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Chris Haining July 16, 2014 Meet Your Hoons, Project Cars 13 Comments


It’s not peer pressure. Just because I don’t lay on my back every evening with warm multigrade running down the inside of my sleeves doesn’t make me any less of a man. Much as I’d have liked one, I’ve never had a project car because I’ve never really had the time, the space, the funds nor the knowledge to take one on. Well, we all have to start somewhere.

Suddenly, and probably misguidedly, my daily driver Audi has become my project car. Take the jump for all the how on Earths and the why the hells.


I’m not afraid to wield a spanner at my car’s oily bits- primarily because I’d much rather do it myself than pay somebody else to do it. I’m not imbued with the inside-out mechanical expertise that I’d like to possess. and I’m in awe of those Redusernab regulars who are. My ethos is that given sufficient guidance and the tools to do the job, there’s nothing on a car I shouldn’t be able to at least have a stab at.

Sixty thousand miles ago, pretty soon after the time of purchase, I changed the A4’s cambelt, a job brought on suddenly by the total failure of the water pump 24hrs after I drove it home from Sweden. Carrying that job out was quite gratifying and helped me to become familiar with various mechanical bits and bobs under the bonnet which would have otherwise remained a mystery to me. Five years later, having been a paragon of unquestioned dependability, I’m about to pull her apart once again; and I’m going much, much deeper than I ever have before.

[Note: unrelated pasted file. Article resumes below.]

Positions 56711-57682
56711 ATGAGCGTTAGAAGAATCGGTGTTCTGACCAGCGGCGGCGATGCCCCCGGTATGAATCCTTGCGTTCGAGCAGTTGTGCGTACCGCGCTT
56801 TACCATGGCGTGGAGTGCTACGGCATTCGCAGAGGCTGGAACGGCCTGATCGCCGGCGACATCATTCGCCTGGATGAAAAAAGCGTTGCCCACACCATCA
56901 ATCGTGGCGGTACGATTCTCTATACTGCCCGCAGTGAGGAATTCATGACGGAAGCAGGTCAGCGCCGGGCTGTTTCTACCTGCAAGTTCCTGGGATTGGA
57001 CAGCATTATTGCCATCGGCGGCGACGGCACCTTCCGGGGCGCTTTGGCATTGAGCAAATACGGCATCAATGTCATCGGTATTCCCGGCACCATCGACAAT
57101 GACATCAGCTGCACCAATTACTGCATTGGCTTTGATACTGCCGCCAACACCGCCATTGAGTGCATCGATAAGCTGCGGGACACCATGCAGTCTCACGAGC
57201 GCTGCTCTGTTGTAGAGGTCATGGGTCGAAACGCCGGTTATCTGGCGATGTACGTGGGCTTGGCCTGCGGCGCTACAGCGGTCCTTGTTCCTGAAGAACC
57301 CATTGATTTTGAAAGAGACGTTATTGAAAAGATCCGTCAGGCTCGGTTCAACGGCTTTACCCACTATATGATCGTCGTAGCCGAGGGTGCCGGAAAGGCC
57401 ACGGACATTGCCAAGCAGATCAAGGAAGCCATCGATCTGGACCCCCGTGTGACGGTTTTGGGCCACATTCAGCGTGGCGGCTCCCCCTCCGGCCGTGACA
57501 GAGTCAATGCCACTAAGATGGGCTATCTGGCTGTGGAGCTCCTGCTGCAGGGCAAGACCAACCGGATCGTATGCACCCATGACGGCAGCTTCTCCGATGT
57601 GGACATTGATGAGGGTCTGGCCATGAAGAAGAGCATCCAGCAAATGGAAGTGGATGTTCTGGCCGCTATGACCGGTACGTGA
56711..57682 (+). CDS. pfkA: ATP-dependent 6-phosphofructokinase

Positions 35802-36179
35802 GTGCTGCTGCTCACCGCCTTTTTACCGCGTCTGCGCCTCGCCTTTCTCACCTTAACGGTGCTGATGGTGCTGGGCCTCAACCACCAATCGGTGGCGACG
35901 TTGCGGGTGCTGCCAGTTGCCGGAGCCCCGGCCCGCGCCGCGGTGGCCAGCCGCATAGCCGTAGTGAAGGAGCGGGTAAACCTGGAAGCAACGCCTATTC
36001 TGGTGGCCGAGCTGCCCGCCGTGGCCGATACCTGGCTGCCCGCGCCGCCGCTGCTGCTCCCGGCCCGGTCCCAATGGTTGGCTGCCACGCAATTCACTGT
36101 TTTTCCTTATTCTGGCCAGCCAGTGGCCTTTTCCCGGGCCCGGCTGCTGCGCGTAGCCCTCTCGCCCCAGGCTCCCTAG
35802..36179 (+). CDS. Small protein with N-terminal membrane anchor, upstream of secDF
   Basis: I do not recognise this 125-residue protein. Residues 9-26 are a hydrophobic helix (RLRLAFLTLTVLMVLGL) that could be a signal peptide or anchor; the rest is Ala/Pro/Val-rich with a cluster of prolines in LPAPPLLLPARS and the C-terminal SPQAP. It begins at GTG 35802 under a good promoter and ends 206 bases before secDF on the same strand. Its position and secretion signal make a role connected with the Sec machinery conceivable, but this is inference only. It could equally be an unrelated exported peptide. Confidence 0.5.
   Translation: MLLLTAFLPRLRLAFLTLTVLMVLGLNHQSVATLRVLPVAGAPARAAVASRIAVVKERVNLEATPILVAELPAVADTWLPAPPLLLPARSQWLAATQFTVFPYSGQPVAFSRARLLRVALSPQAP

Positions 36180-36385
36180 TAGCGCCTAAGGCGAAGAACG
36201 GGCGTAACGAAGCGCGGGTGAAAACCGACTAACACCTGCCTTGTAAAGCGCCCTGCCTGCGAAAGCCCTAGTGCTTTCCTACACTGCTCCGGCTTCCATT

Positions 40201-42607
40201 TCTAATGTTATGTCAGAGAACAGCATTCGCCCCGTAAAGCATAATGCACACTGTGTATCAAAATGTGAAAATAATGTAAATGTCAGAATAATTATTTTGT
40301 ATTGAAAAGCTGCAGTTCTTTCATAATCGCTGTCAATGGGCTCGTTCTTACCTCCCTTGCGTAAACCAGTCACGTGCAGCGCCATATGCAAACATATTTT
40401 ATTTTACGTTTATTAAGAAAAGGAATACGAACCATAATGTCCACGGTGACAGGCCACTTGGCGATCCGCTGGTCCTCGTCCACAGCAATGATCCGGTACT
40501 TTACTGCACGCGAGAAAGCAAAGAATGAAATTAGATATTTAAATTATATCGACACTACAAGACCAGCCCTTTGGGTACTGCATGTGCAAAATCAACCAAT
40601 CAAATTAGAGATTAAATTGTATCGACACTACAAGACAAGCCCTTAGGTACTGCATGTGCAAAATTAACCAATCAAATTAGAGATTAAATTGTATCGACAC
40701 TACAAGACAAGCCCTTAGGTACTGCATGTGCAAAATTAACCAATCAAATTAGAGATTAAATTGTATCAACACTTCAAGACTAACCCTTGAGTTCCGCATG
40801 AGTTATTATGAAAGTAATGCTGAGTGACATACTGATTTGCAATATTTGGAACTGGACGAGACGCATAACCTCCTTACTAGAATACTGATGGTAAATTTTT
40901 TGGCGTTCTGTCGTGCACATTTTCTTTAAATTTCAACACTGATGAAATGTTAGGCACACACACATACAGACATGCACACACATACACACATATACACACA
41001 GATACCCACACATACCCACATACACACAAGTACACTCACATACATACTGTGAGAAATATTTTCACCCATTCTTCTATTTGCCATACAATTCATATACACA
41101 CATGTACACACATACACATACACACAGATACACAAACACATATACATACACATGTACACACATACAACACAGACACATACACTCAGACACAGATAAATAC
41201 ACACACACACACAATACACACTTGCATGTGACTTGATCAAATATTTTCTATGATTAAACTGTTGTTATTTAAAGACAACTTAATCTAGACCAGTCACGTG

Here’s what I have planned for my 1998 Audi A4 1.8t.

The cambelt is due again; so that’s job one and I might as well change the water pump again for shits and giggles while I’m at it. Replacing the cambelt involves the removal of the front lock-carrier, the radiators, the fan, the intercooler, the power steering pump, the alternator and a whole lot of other crap.

So on that basis, I might as well change the A/C compressor. The climatronic set-up was out of action when I bought the car; a contributory factor in my being able to buy it for so little money. The drive-belt had been removed so the pump has simply sat there as ballast for the past five years.